In this series of articles, I will be sharing excerpts of case studies on several of my former students (with their permission, of course). Names and other identifying information have been changed, but the material facts — MCAT score, GPA, etc. — are unchanged. The full case studies are published in my book, Pre-Med Success Stories.
I’ll present each case study in three parts — an introduction of the student, followed by an in-depth assessment of the student’s profile and chances for admission to medical school, and then finally I’ll explain what happened to the student once s/he applied.
In this article, I be finishing my three-part series on a student of mine, Gwen.
Part III — How Did Gwen Do?
As I expected, Gwen did exceptionally well. She was accepted to eight schools: Weill Medical College of Cornell University, George Washington University School of Med & Health Sciences, Georgetown University School of Medicine, Mount Sinai School of Medicine of New York University, New York Medical College, Saint Louis University School of Medicine, University of California (San Diego) School of Medicine, and University of California (San Francisco) School of Medicine.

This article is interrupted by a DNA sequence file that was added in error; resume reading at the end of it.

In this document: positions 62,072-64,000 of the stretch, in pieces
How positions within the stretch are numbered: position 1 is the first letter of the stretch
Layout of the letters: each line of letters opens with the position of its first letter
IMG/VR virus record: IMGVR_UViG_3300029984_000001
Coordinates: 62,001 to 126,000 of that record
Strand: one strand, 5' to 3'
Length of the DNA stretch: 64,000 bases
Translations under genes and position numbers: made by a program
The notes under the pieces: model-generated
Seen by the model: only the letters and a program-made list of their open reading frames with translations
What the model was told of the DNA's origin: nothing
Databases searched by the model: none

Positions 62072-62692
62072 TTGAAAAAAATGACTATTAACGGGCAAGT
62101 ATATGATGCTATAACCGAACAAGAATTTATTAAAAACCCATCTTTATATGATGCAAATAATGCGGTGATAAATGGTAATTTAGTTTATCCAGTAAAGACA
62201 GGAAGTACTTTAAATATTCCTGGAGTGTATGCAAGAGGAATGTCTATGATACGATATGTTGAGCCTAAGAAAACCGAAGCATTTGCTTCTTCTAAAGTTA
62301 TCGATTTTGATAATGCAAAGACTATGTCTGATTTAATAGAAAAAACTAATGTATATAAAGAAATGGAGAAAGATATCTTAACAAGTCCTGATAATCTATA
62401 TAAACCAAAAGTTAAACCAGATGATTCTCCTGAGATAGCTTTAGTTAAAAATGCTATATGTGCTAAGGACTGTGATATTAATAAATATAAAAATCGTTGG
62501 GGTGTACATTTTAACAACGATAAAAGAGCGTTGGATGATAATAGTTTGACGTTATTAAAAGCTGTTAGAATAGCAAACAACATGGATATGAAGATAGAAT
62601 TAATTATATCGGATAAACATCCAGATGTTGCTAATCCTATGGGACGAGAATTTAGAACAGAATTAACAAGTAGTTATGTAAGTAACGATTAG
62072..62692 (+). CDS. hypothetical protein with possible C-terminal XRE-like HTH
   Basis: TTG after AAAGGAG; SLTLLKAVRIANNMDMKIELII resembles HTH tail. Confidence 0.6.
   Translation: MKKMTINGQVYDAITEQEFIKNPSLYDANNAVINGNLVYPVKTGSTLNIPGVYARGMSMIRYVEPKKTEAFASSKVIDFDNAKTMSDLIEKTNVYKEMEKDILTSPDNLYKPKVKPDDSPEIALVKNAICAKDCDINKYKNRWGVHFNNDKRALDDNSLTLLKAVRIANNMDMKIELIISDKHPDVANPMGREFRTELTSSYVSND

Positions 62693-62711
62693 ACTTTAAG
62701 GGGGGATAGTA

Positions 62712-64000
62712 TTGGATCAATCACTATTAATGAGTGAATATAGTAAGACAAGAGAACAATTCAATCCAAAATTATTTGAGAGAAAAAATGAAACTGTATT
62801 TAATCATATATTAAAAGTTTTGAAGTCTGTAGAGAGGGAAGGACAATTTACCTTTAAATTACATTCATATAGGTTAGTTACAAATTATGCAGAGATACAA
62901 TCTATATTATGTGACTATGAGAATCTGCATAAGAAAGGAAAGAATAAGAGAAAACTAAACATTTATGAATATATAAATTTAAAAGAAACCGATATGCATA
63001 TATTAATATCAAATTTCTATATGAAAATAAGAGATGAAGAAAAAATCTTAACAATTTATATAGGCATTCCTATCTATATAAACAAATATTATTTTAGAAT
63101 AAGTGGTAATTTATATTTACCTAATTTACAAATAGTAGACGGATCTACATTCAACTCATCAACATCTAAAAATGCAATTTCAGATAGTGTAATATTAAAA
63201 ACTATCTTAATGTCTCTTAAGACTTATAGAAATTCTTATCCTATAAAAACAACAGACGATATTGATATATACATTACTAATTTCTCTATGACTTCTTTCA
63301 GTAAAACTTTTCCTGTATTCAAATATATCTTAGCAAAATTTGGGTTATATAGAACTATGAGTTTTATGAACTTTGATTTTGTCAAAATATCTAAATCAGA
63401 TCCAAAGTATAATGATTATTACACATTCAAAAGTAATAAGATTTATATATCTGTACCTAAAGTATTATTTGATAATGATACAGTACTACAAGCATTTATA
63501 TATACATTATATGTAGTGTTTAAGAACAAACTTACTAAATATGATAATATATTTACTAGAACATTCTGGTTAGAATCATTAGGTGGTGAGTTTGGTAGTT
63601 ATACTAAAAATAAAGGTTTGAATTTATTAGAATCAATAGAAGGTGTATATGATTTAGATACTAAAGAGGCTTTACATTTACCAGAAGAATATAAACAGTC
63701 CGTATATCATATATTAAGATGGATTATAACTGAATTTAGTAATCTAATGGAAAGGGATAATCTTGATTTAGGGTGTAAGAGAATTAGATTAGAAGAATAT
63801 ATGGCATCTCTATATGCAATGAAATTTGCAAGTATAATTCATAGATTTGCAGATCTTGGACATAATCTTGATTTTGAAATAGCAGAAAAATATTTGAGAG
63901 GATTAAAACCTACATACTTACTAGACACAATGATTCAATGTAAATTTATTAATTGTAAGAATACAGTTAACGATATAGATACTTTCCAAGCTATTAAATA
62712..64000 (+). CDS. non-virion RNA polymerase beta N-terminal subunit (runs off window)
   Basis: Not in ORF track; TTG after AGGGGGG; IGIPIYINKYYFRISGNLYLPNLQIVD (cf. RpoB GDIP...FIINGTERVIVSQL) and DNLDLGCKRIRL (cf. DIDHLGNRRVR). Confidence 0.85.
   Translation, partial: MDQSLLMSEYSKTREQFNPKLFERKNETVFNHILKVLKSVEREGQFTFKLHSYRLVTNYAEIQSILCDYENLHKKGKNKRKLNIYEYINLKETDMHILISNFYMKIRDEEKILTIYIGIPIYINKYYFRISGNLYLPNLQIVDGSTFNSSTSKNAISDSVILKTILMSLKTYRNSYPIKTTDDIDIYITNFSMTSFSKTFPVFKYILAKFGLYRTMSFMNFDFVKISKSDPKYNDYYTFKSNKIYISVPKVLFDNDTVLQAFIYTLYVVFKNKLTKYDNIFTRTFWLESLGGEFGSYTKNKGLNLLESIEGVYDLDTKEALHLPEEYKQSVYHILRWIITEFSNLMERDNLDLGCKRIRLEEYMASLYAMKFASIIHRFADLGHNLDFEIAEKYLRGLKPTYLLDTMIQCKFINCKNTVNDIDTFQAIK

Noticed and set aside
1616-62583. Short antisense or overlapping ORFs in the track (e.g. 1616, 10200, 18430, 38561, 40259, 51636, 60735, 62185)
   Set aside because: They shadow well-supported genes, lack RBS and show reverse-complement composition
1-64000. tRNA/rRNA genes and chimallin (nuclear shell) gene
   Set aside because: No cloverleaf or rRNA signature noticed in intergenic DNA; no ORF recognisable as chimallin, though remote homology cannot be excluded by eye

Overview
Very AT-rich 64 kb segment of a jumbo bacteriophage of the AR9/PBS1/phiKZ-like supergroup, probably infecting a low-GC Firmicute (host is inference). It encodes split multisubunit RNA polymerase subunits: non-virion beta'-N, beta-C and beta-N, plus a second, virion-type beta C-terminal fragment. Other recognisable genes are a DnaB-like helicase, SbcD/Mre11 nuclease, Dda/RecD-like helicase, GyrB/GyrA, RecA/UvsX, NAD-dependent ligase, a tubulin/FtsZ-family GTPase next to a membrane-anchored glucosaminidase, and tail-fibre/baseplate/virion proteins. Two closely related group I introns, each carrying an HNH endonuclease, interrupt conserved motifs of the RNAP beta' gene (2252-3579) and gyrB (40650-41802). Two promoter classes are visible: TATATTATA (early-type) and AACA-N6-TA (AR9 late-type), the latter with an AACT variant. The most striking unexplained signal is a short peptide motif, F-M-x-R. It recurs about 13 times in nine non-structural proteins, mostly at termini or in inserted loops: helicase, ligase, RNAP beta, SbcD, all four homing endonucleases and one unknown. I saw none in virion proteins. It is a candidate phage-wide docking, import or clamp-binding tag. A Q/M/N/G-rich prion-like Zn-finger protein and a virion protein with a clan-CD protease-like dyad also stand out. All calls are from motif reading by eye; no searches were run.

Nontraditional students have an advantage from other applications since they have more time to work on themselves. Among these group of students, Gwen stands out — she’s multidisciplinary, having been a lab scientist, performer, public speaker, and public servant. Even further, she’s been heavily involved in various fields and has made sure many of these are not the path for her. Gwen is also incredibly self-aware and she knows what she wants in her medical career. Her application shows that she is able to fit perfectly into the two roles required of a doctor: one of intellectual, calculated decision-making and the other of being a caretaker. Through her experiences, she has managed to mend these into one whole which I think made her application especially remarkable compared to her peers.
Want to Hear More about Gwen’s Story?
Gwen’s file is not like most pre-meds, but nonetheless her story is useful to put your own potential in perspective. Even as a career-oriented person with many different interests, Gwen had to plan out her future diligently. If you are further interested in learning about her story, please check out my book Pre-Med Success Stories.